According to the National Institutes of Health, 29.1 million people are living with diagnosed or undiagnosed diabetes, and about 208,000 people younger than 20 years are living with diagnosed diabetes.
An autoimmune disease once called juvenile diabetes because it mostly affected children, T1D is now on the rise in United States. Unlike type 2 diabetes, type 1 diabetes is not based on diet or lifestyle, so fitness and nutrition habit changes won’t lessen it or make it go away. It’s also begun to show up in adults.
Last summer, I had the privilege of speaking to a camp of children and teens in town with type 1 diabetes about writing and writing careers. Despite having to go through life with the challenges of their condition—wearing insulin pumps and monitoring blood sugar—these kids were radiant, brilliant and full of life and dreams. The theme was superheroes and we talked about fun things like books, writing careers and which superheroes had creative jobs (Superman was a writer and Green Lantern—Kyle Rayner—was a graphic designer). We even played a fun game that got a lot of laughs once people figured out how it worked.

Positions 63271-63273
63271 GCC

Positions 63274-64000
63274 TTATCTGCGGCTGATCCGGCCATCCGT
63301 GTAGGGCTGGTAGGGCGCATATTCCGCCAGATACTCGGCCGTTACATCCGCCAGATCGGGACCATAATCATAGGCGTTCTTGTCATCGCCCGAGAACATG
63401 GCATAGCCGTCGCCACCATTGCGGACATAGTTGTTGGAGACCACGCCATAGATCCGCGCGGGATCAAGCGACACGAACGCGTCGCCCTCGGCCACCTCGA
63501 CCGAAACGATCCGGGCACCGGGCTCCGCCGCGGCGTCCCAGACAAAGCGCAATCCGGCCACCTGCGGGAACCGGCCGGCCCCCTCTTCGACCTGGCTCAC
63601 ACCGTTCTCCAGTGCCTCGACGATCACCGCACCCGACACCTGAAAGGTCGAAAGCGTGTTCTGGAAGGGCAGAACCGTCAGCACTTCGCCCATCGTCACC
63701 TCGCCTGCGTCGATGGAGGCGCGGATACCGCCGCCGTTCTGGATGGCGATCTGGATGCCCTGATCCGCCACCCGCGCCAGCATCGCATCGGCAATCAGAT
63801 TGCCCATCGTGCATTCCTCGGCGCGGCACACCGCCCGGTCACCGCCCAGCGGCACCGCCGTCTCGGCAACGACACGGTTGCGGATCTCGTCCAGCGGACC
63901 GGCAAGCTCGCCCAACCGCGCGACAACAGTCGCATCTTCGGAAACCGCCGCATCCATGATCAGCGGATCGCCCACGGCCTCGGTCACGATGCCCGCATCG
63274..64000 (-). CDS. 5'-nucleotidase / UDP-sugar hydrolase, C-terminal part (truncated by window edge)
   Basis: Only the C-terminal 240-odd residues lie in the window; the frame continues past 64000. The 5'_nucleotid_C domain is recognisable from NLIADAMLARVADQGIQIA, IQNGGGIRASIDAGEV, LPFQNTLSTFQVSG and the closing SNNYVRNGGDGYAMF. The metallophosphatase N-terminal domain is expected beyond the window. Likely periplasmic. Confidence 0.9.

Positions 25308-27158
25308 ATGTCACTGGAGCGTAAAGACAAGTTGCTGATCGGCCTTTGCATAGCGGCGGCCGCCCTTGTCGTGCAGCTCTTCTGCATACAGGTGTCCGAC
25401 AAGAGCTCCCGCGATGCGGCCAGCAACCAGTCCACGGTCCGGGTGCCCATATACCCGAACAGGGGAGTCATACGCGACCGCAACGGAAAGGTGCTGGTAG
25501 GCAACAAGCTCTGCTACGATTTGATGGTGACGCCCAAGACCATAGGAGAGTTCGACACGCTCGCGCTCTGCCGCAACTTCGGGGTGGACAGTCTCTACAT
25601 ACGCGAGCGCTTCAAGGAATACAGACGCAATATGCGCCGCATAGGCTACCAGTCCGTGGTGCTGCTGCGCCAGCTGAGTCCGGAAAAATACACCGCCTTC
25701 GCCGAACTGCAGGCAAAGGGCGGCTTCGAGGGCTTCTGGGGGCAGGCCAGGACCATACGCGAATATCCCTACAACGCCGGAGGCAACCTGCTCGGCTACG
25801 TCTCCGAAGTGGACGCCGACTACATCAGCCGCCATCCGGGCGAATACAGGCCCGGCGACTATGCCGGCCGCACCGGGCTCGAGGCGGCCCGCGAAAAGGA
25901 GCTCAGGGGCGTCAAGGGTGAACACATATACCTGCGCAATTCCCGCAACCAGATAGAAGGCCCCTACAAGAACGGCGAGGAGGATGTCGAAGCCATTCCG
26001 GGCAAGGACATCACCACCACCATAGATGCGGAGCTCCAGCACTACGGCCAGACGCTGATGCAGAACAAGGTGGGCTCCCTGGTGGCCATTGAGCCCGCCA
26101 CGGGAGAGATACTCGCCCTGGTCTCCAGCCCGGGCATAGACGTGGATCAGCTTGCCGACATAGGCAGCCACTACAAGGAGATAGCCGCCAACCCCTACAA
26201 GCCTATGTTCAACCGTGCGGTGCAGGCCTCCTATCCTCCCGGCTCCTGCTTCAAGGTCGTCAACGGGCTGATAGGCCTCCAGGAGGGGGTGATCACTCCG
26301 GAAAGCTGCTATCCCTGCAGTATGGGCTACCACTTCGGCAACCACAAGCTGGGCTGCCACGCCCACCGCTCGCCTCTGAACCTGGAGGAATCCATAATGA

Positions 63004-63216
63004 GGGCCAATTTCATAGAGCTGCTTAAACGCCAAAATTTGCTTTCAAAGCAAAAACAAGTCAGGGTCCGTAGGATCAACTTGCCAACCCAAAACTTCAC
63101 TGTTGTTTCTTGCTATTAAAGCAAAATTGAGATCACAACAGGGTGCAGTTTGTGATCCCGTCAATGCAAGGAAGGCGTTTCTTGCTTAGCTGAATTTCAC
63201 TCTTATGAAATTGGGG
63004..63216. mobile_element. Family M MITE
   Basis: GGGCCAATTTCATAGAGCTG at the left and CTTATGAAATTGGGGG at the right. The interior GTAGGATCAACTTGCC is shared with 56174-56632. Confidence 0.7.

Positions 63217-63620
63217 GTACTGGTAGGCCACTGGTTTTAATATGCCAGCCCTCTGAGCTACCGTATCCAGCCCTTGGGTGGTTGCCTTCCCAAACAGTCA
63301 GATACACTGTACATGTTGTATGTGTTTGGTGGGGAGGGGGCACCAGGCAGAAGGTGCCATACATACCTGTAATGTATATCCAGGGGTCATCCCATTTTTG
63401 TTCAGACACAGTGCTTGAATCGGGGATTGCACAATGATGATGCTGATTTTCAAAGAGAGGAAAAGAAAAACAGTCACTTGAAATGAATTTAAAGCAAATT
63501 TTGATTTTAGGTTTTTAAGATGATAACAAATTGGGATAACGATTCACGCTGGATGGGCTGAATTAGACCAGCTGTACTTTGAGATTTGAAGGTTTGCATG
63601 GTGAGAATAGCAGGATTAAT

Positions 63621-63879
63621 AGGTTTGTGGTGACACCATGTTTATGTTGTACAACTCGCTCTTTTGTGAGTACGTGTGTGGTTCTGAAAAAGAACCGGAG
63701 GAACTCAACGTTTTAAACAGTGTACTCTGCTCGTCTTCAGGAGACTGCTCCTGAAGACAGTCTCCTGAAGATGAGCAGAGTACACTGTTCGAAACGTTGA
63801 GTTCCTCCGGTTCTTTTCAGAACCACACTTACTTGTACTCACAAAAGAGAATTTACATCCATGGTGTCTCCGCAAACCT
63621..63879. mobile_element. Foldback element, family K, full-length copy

While type 1 kids have a seemingly normal existence, there is a darker side of the disease, a condition called diabetic ketoacidosis, a life-threatening condition caused when cells are unable to get the sugar necessary for energy due to a lack of insulin. Every type 1 diabetic lives with this in their rearview mirror and it’s a nightmare for parents, some of whom have lost children to this condition.
November is Diabetes Awareness Month. In this issue, our feature takes a look at what the life of a diabetic youth is like and what goes through the heart of her parents. I hope her story helps, inspires and sheds light on this disease. It’s not an easy one.